Archaeologists Find Lost 1800-Year-Old Statue In Surprising Condition


Kay Smythe News and Commentary Writer
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The Greek Ministry of Culture recently revealed the 2023 discovery of the almost perfectly-preserved statue head of Apollo, son of Zeus.

An excavation team run by the Aristotle University (AU) in Thessaloniki, Greece, found the statue’s head in September 2023 at the Philippi UNESCO World Heritage Site, according to a press release.

“The moment of the discovery was thrilling,” AU archaeologist Anastasios Tantsis told All That’s Interesting. “[The students] were really enthusiastic. We believe that even though these are moments of special importance for us too, sharing them with our students adds to the thrill.”

Images shared on social media by the Greek Ministry of Culture showed the massive excavation site and artifacts. The head of Apollo is in near perfect condition except for a missing nose and the disappearance of his body. The statue was preliminarily dated to around the 2nd or 3rd century, according to the post.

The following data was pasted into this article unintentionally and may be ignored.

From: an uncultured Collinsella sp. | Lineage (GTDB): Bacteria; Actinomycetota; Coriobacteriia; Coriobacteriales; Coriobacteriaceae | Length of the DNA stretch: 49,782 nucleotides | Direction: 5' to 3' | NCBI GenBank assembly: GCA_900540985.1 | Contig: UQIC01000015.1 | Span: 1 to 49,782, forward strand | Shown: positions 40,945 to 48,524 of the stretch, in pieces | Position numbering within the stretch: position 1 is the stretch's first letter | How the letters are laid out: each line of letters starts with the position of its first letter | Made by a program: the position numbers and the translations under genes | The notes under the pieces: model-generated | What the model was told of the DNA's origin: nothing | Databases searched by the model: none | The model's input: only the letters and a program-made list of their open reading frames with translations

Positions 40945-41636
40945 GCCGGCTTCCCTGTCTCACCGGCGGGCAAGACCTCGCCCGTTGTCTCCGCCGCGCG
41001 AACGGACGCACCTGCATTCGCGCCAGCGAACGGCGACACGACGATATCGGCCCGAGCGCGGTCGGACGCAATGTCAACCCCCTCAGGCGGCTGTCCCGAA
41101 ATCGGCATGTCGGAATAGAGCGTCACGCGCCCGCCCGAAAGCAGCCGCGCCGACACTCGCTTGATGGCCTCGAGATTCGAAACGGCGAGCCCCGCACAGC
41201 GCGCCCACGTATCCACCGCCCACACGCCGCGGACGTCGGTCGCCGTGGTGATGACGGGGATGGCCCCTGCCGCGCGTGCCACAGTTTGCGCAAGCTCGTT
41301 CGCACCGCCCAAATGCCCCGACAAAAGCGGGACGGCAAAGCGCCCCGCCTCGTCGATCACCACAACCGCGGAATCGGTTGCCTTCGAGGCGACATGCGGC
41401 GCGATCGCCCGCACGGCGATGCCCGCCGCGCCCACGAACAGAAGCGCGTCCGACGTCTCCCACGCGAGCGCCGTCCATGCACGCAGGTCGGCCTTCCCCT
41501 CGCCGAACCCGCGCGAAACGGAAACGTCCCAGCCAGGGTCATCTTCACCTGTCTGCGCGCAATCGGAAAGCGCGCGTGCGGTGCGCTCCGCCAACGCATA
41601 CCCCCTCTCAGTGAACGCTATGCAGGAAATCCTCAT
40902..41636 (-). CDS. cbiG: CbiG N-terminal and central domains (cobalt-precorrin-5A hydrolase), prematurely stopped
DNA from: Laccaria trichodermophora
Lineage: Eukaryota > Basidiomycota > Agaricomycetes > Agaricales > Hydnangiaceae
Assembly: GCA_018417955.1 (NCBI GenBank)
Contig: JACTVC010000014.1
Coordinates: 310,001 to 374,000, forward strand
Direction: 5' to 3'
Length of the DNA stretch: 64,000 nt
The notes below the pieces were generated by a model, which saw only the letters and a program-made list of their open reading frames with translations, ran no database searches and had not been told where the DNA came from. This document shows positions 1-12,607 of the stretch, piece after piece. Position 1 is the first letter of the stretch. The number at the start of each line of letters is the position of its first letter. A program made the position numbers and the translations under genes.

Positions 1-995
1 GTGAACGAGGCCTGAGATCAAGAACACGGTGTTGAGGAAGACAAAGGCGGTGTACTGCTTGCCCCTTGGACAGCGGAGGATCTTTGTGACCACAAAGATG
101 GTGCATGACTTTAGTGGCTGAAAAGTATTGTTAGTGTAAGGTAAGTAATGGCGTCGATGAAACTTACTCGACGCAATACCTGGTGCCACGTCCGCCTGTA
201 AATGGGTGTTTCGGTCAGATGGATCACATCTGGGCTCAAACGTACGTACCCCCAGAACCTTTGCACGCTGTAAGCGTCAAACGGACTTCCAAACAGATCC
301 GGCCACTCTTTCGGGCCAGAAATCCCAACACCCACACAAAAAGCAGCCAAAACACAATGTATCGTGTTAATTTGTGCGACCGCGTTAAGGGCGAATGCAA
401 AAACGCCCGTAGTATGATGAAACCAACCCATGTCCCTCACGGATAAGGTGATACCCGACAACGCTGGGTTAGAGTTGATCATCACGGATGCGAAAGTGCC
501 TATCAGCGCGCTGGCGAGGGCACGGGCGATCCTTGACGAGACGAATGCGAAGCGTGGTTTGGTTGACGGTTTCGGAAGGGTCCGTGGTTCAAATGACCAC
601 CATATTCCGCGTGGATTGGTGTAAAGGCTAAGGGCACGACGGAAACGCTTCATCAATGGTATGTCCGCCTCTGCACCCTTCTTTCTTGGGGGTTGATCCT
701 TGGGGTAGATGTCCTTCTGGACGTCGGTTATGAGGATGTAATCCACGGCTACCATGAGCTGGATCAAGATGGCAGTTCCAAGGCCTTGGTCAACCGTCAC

Philippi was founded in 356 B.C., according to the Smithsonian Magazine. It’s founder, King Philip II, was the father of Alexander the Great. Many associate the city with the founding of Christianity due to the exceptional artifacts that remain there.

The city was partially destroyed by an earthquake is 620, A.D. before the Ottomans pretty much forced it to be abandoned in the 14th century, the magazine read. Along with Apollo, sculptures of Hercules have also been found at the site.

“It is very early to determine the connotations of both figures in a medieval urban context,” Tantsis told All That’s Interesting, referring to both Apollo and Hercules. “It is safe to assume that they were seen primarily as works of ancient (and certainly great) art attesting to historical and cultural continuity.” (RELATED: New Netflix Show Makes Ancient Hero, Like, Super Gay)

More digging and data is needed to understand why these Greek Gods were so intertwined with Christianity. The research team hope to find more information about the area where the sculptures specifically stood at the site and if this sheds light on this cultural crossover.